- Oil paint on canvas
- Support: 1829 x 889 mm
frame: 1850 x 910 x 50 mm
- Presented by the Trustees of the Chantrey Bequest 1981
T03220 INTERIOR/EXTERIOR 1977
Inscribed ‘deG’ bottom right and ‘Interior/Exterior Roger de Grey’ on stretcher Acrylic and oil on canvas, 72 × 35 (182.9 × 88.8)
Presented by the Trustees of the Chantrey Bequest 1981
Prov: Purchased from the artist by the Trustees of the Chantrey Bequest 1977
Exh: RA, May–August 1977 (22); Roger de Grey, Bury St Edmunds Art Gallery, November–December 1979 (1)
Repr: RA Illustrated, 1977, p.29
Roger de Grey has painted a series of eight canvases of this subject. The Tate's is the first in the series; a work of similar size, now in the collection of Janet Marsh, is the second. They were painted in the winter of 1976–7 in his studio near Meopham, Kent, and depict the view to the South. It was the first time he had used this view. His practice is to paint out of doors during the summer and rework his canvases during the autumn, then make further paintings in the studio of the landscape around it. This work was probably begun in November or December 1976 and finished in the early spring of 1977. He has been painting subjects like this for more than fifteen years. De Grey was interested in the different qualities of the landscape seen through the open french window and through the glass itself with its accidents of smudginess and condensation.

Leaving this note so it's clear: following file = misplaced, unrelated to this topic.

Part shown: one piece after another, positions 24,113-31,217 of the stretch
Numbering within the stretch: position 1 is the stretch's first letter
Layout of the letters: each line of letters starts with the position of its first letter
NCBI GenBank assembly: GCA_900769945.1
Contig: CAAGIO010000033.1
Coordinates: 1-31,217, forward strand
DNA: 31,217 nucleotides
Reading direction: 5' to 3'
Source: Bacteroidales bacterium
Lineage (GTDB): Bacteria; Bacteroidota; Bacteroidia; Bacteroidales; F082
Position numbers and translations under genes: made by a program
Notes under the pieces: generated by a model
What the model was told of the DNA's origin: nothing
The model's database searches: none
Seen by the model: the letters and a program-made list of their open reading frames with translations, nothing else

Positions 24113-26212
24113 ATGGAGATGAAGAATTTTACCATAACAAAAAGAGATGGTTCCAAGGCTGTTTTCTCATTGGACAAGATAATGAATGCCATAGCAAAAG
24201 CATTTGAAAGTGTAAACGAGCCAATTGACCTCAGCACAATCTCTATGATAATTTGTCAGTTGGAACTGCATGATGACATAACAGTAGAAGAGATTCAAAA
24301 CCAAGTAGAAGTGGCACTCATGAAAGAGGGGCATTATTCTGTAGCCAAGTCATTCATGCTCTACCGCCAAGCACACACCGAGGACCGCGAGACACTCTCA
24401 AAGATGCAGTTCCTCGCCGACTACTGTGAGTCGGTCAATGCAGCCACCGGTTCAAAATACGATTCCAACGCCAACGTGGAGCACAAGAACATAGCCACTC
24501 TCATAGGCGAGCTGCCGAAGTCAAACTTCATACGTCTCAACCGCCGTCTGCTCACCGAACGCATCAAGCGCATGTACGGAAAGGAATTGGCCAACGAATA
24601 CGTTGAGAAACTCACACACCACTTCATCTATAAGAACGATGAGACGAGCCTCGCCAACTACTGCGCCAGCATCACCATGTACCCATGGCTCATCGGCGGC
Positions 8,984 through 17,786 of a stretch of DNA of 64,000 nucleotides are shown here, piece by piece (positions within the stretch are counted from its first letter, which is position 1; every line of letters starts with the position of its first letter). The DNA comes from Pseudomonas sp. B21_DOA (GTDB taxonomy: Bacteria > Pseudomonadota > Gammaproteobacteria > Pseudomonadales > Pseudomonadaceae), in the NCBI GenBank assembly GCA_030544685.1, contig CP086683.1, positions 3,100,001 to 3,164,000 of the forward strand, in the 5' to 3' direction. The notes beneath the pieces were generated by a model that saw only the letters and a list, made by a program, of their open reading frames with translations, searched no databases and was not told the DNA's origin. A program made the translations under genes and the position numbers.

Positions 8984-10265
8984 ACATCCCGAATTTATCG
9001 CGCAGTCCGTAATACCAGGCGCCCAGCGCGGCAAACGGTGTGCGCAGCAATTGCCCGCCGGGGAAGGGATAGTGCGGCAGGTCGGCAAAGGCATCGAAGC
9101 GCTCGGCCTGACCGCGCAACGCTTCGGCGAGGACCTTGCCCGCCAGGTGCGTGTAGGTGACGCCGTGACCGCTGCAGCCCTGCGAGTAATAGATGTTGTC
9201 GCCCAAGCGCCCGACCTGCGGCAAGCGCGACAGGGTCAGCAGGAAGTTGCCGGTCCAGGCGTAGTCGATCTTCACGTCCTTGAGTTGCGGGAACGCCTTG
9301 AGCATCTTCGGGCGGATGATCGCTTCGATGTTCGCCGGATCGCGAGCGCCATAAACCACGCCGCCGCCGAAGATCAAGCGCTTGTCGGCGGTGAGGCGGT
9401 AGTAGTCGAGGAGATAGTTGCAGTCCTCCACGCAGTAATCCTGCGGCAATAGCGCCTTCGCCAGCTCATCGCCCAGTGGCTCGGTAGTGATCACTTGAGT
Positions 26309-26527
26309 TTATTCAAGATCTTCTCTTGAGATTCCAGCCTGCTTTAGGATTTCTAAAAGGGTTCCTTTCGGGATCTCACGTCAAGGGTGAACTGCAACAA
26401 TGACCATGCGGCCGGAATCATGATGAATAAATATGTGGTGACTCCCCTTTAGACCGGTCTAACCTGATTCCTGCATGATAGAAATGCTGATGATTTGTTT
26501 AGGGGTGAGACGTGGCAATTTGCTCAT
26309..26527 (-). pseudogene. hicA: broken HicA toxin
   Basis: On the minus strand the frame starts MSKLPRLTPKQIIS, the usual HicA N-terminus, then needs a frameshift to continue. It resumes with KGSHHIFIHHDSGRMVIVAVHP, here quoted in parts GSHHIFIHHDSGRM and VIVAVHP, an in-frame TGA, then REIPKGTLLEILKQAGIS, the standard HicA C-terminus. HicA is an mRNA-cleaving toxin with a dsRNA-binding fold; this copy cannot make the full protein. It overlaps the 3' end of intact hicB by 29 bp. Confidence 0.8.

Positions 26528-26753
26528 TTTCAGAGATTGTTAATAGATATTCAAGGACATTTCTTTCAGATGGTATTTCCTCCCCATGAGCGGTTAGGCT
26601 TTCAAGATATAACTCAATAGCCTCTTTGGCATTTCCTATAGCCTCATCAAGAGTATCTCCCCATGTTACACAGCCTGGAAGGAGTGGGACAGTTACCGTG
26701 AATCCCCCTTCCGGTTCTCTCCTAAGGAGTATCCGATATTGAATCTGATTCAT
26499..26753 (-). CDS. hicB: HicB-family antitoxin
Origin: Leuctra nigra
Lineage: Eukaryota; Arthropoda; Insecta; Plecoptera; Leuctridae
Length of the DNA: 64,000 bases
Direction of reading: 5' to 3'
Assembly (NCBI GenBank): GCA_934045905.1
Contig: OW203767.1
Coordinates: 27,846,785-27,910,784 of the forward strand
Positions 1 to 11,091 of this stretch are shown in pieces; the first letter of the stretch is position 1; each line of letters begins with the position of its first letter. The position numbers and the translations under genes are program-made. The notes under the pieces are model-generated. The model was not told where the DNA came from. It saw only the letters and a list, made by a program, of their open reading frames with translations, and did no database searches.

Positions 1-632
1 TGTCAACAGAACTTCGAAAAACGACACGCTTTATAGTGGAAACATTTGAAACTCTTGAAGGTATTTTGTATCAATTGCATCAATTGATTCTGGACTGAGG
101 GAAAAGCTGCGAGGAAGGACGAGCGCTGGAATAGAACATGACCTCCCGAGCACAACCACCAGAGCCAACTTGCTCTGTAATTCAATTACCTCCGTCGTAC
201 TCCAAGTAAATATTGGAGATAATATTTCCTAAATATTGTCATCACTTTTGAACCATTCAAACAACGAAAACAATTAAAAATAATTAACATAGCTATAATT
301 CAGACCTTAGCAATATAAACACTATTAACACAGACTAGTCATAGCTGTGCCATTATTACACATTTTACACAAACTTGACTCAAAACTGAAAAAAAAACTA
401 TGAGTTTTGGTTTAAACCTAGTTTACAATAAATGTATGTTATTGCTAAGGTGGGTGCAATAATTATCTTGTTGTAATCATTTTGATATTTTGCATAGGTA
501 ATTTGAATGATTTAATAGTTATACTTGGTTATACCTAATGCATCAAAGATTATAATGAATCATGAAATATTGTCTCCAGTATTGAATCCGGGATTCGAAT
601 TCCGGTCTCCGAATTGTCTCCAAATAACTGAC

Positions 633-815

He works on a primed linen canvas, and in this case chose a size related to the proportions of the window frame and his wish to make a ‘long-shaped picture’. The main elements of the composition were sketched straight onto the canvas, without any preliminary drawings. He tries to achieve an accurate rendering of the tones of the objects, but is aware that his choice is affected by the range of colours on his palette. The painting is then worked on over a period of several months. ‘It gets drastically revised all the time, because I suppose my painting is concerned with revision, really a series of revisions’. When he works away from the subject the changes that occur whilst the picture is constructed sometimes create ‘a development of forms which to the outside observer seem naturalistic but to me have another dimension’. Although the works made in the studio tend to have a particularly formal character, he points out that it is possible to paint on the site without actually looking at it and make similar modifications, and that this may have happened in this case.
(The quotations are from a recorded conversation with the artist on 21 September 1983).
The Tate Gallery 1980-82: Illustrated Catalogue of Acquisitions, London 1984